Calgary

Matthew de Grood to stand trial in fatal Calgary stabbings

Matthew de Grood, the man accused of stabbing five people to death at a Calgary house party, has been committed to stand trial on five counts of first-degree murder.

23-year-old faces 5 charges of 1st-degree murder in Calgary's 'worst mass murder'

Matthew de Grood, accused of stabbing five people to death at a Calgary party in April last year, has been committed to stand trial on five counts of first-degree murder. (The Canadian Press)

Matthew de Grood, the man accused of stabbing five people to death at a Calgary house party, has been committed to stand trial on five counts of first-degree murder.

The 23-year-old was arrested a short distance from the party last April and has been held in custody since. He was ordered to stand trial following a preliminary hearing that ended Friday morning.

Lawrence Hong, 27, Joshua Hunter, 23, Kaitlin Perras, 23, Zackariah Rathwell, 21, and ​Jordan Segura, 22, were killed in the attack that shocked the city. They had been celebrating the end of university classes when the stabbings occurred.

"This is the worst mass murder in Calgary's history," Calgary police Chief Rick Hanson told reporters last year.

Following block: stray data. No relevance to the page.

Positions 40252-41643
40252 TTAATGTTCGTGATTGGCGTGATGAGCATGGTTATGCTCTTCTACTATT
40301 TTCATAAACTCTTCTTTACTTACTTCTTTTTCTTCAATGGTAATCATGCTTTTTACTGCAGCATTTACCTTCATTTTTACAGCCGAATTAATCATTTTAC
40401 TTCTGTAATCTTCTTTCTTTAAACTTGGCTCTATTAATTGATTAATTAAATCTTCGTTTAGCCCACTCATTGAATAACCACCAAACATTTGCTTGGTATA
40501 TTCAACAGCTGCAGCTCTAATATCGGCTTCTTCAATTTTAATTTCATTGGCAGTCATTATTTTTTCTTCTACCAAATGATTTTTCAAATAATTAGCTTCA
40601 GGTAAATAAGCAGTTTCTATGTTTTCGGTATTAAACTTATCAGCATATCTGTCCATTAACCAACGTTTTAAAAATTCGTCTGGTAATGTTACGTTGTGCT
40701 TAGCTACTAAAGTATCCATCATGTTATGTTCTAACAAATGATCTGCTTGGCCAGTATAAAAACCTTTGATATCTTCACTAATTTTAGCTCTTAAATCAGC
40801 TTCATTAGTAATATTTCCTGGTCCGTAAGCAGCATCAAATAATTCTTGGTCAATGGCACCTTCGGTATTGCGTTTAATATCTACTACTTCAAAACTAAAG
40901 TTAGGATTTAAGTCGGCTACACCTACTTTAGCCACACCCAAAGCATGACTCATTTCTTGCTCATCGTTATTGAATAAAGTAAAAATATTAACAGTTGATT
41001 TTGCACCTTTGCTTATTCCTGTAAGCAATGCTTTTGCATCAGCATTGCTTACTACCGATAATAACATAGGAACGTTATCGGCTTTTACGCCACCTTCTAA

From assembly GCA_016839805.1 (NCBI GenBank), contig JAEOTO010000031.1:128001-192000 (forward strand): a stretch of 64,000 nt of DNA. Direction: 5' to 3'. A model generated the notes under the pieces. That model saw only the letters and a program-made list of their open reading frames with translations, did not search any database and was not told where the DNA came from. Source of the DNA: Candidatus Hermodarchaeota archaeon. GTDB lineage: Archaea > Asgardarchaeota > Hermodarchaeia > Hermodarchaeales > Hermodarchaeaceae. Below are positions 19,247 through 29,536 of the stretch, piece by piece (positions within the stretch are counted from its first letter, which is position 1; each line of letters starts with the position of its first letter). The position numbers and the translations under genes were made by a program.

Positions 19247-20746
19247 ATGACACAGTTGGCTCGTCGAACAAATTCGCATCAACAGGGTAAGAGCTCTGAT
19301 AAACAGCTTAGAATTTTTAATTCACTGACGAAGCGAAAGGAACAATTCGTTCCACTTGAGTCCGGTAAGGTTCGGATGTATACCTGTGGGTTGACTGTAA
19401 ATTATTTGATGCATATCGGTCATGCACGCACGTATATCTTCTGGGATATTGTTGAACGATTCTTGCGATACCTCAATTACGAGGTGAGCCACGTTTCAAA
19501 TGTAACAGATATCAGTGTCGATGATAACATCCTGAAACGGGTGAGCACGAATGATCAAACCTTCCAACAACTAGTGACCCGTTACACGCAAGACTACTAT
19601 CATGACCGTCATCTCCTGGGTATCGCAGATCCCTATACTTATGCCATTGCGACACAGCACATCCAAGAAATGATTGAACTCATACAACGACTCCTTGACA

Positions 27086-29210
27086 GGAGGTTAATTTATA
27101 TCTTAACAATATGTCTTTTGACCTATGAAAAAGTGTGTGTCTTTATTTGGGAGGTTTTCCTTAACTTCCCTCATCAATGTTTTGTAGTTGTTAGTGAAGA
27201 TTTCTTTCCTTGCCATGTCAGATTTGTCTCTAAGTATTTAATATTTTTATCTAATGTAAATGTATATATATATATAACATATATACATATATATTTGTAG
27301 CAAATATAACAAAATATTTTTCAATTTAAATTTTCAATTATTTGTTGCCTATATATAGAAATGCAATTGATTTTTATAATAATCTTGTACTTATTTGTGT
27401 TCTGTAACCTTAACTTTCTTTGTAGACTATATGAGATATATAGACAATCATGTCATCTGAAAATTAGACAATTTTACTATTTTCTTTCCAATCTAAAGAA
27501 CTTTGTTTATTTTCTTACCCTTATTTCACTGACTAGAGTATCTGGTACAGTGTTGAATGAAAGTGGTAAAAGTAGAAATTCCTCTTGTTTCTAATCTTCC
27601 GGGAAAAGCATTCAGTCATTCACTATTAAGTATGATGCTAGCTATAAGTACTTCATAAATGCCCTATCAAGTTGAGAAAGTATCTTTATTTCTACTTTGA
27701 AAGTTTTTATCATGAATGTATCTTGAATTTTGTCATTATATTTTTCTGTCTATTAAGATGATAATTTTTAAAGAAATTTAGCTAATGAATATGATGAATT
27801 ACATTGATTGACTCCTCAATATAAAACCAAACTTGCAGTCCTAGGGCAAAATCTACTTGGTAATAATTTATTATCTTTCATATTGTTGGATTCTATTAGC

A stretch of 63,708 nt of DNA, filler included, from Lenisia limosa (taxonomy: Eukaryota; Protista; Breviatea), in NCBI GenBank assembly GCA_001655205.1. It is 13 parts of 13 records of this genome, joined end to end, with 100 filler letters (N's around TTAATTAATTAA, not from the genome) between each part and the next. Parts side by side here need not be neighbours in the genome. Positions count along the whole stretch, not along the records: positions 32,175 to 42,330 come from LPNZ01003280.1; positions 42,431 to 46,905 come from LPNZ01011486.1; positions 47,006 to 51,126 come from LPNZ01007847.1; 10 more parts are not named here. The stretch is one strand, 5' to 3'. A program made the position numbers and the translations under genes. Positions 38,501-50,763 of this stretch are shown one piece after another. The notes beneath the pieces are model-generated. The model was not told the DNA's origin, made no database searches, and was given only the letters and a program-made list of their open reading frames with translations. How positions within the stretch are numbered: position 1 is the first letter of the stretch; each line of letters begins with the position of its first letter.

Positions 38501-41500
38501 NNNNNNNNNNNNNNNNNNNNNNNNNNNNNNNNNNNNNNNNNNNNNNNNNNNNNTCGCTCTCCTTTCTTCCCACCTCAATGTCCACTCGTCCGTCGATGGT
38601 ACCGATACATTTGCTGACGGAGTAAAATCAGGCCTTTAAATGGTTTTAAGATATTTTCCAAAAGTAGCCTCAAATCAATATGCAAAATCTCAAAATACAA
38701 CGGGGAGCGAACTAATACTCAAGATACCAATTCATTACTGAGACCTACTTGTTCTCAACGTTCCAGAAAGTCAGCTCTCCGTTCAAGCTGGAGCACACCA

De Grood was an invited guest at the house party in Brentwood, which is located near the University of Calgary.

The courtroom was filled to standing room only as friends and family members of the victims, as well as the parents of the accused, heard provincial court Judge J.D. Holmes announce his decision. 

With the preliminary hearing complete, the case now moves to the Court of Queen’s Bench where a date for a trial will be scheduled at a hearing on May 29.

A publication ban covers all evidence presented at the preliminary hearing.

An early mental health assessment found de Grood fit to stand trial, meaning he understands the legal process. 

He also underwent at least two subsequent psychiatric assessments that examined whether he could be found not criminally responsible.

The doctors' findings are covered by the publication ban.

now